• 1 tablespoon corn starch
  • Bread for dipping
  • Procedure
In This Recipe
Directions
  1. Rub the garlic around the inside of a ceramic or heavy saucepan, then remove the pieces, just leaving the "taste" of it.
  2. Add the wine and warm it over low heat.
  3. Start by SLOWLY adding the cheese....and stir vigorously, but slowly, IN ONE DIRECTION only. The cheese will start to melt.
  4. When the molten cheese starts becomes uniform in consistency, add the nutmeg, pepper, and lemon juice.
  5. Stir together the corn starch and the Kirsch (IMPORTANT!!). Add to the fondue, to give it viscosity. This is an important step. The secret is: if the corn starch is not diluted in the Kirsch, as it hits the cheese it will coagulate and create little "balls" in the cheese. Then you might as well try to cook something else!
  6. You are done. If the fondue is too liquid, add more corn starch, mixed with a few drops of water. If too thick, add more wine.
  7. Cut the bread in pieces (french baguette or whole wheat bread, or both) and enjoy it! Remember not to drink water with the fondue. Only wine or hot tea. Fondue experts say that water will make the cheese lump up into a ball in the stomach. Recent critics have discovered that this is a myth, but I have chosen to ignore them and enjoy my wine with the fondue.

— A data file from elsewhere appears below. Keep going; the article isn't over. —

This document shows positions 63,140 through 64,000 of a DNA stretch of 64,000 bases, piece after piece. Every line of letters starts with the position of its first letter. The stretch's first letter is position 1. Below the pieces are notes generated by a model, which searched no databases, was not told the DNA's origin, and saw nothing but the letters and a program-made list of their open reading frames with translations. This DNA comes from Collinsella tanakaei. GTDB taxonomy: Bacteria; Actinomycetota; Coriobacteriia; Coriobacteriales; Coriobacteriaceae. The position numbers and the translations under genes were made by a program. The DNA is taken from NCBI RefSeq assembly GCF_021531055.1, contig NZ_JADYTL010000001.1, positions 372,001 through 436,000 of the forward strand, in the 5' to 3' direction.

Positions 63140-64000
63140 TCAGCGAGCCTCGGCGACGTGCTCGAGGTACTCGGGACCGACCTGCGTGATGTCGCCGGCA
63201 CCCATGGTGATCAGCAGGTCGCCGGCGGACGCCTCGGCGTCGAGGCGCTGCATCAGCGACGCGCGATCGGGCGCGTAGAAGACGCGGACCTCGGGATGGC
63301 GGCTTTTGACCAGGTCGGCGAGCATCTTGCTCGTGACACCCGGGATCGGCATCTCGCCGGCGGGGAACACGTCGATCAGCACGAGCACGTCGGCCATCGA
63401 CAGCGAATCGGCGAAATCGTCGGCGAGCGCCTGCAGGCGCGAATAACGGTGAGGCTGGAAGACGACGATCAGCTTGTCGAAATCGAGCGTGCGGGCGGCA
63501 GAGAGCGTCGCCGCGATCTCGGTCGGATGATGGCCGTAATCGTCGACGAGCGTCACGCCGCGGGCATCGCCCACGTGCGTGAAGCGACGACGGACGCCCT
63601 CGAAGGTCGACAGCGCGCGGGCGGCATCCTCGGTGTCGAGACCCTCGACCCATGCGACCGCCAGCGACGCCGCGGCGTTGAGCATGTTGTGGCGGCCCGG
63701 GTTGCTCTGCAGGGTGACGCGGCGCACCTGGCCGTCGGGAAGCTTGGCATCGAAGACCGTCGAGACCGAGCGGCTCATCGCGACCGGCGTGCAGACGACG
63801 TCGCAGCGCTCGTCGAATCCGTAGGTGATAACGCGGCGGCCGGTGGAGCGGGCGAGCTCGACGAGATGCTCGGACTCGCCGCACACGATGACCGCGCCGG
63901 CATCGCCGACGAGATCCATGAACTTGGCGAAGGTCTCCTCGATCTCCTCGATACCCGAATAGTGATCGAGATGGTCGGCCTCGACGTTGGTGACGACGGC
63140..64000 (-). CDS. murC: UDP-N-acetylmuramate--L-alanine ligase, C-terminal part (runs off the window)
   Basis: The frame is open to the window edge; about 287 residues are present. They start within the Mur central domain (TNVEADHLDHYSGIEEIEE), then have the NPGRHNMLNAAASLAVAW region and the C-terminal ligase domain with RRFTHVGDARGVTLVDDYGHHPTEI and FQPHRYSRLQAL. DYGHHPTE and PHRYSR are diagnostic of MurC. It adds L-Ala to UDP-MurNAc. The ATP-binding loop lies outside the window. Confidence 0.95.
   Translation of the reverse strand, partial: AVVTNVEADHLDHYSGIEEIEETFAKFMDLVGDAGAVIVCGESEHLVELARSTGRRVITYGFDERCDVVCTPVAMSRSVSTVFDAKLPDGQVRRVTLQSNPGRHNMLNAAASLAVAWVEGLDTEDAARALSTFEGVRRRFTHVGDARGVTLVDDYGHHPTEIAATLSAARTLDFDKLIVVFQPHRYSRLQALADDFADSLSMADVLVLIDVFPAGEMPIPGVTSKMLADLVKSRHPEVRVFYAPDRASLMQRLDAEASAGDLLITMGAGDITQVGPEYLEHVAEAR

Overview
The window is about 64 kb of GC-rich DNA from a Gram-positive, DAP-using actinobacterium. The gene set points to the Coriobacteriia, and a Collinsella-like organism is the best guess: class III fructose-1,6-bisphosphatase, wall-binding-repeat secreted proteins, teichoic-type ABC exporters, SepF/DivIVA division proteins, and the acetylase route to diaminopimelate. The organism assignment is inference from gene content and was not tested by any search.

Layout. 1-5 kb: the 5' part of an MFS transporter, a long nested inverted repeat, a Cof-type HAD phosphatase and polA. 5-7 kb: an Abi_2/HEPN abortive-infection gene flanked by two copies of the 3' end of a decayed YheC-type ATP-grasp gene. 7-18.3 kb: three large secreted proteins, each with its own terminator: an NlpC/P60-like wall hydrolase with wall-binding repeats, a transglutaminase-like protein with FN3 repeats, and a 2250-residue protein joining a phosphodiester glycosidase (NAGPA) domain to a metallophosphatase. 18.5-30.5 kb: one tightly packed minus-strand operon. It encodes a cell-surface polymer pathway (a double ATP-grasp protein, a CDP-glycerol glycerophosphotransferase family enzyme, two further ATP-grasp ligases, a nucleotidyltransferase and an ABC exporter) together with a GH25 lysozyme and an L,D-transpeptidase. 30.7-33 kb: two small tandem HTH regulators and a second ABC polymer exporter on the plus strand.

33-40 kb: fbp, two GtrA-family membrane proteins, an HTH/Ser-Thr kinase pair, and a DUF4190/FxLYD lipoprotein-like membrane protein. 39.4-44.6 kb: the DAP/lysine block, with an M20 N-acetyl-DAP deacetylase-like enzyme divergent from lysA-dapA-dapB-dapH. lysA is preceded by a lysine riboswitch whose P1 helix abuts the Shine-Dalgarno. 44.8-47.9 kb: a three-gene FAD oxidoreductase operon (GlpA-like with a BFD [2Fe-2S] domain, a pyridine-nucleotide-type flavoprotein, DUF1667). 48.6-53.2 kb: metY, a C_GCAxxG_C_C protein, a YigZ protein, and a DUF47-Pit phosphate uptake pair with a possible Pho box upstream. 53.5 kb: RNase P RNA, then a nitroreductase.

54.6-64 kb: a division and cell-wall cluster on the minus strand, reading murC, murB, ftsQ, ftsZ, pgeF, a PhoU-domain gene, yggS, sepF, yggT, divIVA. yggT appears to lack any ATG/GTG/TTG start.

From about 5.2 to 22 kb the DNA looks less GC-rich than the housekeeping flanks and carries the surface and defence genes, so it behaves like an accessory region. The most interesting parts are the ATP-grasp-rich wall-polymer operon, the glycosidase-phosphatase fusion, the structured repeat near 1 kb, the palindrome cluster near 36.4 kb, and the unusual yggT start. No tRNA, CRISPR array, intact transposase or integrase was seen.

Contest Entries

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  • Danna Farabee
    Danna Farabee
  • Noni'sGirl
    Noni'sGirl
  • BavarianCook
    BavarianCook
  • Greenstuff
    Greenstuff
  • fiveandspice
    fiveandspice

19 Reviews

Danna F. October 10, 2020
Just Right!
 
burpshirt May 14, 2020
I love this recipe. I've been making it since late 2011 when I first found it. There's a bit of magical thinking in it, so here's what I do. It will save you some time. The advice I'm about to give you was tested by isolating each change. For each fondue, over years, I eliminated one aspect of this recipe that I suspected of superstition.